The peace of a quiet Carlton share house was shattered this evening when feedback for LMR’s second assignment was sent out.
Max McGavin’s housemate sighed when she heard his screams, but she finished dinner before she did anything about it.
“You alright, McGavin?” Beth asked, some time later.
“Do I bloody well look alright?” the first-year law student snarled.
He did not.
The skin on McGavin’s face had turned pale and soapy, and his red-rimmed eyes hinted at madness.
The former “gifted child” had cruised through his Arts degree, where only the barest effort had been required to earn H1s. In fact, he had come to consider such grades his birthright.
Of course, such beliefs offered him safe refuge from the reality of an average mark on his second law school paper.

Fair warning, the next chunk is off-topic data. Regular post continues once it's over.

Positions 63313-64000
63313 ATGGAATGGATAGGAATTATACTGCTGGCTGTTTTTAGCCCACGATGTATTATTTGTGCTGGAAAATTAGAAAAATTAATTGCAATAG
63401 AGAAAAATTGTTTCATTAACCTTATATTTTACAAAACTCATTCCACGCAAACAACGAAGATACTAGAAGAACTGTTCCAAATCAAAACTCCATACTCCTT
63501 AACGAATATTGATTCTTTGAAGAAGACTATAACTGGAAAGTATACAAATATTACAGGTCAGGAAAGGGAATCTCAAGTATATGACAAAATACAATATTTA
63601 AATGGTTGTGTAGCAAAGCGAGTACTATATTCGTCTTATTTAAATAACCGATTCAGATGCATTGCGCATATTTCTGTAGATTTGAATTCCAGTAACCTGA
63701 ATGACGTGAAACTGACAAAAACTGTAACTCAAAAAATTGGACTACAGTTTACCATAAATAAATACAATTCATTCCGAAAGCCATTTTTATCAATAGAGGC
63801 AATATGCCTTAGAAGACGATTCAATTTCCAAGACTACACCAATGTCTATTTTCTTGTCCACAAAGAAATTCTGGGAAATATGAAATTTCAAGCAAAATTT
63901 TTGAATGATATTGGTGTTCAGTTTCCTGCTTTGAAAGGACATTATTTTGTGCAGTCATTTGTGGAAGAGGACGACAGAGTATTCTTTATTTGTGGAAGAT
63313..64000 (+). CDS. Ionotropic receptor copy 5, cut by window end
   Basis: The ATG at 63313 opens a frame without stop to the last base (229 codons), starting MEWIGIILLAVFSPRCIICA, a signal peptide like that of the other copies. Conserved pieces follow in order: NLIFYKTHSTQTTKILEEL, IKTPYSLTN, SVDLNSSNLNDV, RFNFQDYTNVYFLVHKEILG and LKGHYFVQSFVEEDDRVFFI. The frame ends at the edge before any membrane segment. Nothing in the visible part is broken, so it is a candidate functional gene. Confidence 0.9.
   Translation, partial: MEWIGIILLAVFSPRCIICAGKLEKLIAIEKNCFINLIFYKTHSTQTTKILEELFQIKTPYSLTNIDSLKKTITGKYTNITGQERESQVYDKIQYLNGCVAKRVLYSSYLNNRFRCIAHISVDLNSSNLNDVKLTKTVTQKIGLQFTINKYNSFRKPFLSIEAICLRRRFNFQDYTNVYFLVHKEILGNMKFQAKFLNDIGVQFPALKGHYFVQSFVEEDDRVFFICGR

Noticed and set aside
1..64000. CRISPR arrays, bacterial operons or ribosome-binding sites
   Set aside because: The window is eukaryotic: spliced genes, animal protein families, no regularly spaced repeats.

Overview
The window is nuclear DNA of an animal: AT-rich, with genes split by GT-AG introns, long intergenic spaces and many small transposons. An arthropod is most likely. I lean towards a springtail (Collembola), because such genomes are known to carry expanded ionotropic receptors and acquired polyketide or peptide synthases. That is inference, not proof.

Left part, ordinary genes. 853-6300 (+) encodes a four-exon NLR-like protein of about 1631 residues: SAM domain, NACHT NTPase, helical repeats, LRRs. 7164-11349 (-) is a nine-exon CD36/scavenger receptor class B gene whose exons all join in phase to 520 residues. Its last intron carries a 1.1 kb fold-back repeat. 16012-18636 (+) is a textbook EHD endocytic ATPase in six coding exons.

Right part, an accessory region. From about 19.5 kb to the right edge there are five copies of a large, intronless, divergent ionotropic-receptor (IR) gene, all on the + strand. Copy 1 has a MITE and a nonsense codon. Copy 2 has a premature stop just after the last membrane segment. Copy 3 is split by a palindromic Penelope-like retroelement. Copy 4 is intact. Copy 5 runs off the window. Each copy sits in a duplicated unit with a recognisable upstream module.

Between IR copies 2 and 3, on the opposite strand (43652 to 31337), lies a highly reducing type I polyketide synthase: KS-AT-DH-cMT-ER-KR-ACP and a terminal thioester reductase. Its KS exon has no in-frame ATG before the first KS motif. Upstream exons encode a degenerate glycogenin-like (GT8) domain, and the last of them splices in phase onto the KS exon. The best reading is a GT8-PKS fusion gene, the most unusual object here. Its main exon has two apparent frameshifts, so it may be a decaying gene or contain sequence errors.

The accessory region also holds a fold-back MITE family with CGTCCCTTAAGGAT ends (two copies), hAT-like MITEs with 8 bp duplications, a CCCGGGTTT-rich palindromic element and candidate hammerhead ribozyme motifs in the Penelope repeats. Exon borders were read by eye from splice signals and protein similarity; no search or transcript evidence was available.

“Take a look at this rubric, Beth,” he snapped. “Seven... ‘satisfactory?’ Five… ‘good?’ This must be for some other idiot’s work.”
Beth raised her eyebrows. It was enough for McGavin’s denial to give way to rage.
“And get this, my tutor had the nerve to tell me “my first attempt at statutory interpretation was a good one,” and I “should be proud of my efforts.”
A strangled laugh.
“Statutory interpretation?’ I’ve analysed Plato’s Forms. I’ve dissected Nietzsche’s nihilism. I’ve even made a mockery of Foucault’s theory of power. Does this fool really think the Graffiti Prevention Act will be my ruin?”
For the sake of his sanity, Beth took this chance to remind her housemate that it was a pass or fail subject, and he had passed. For good measure, she suggested he learn from the feedback and work harder on the next one.
“Yes, yes... maybe I should do that.”
But deep down, McGavin knew there was no greater mark of intelligence than a laissez-faire attitude towards hard work, which was for peasants.
Joe is a First Year JD Student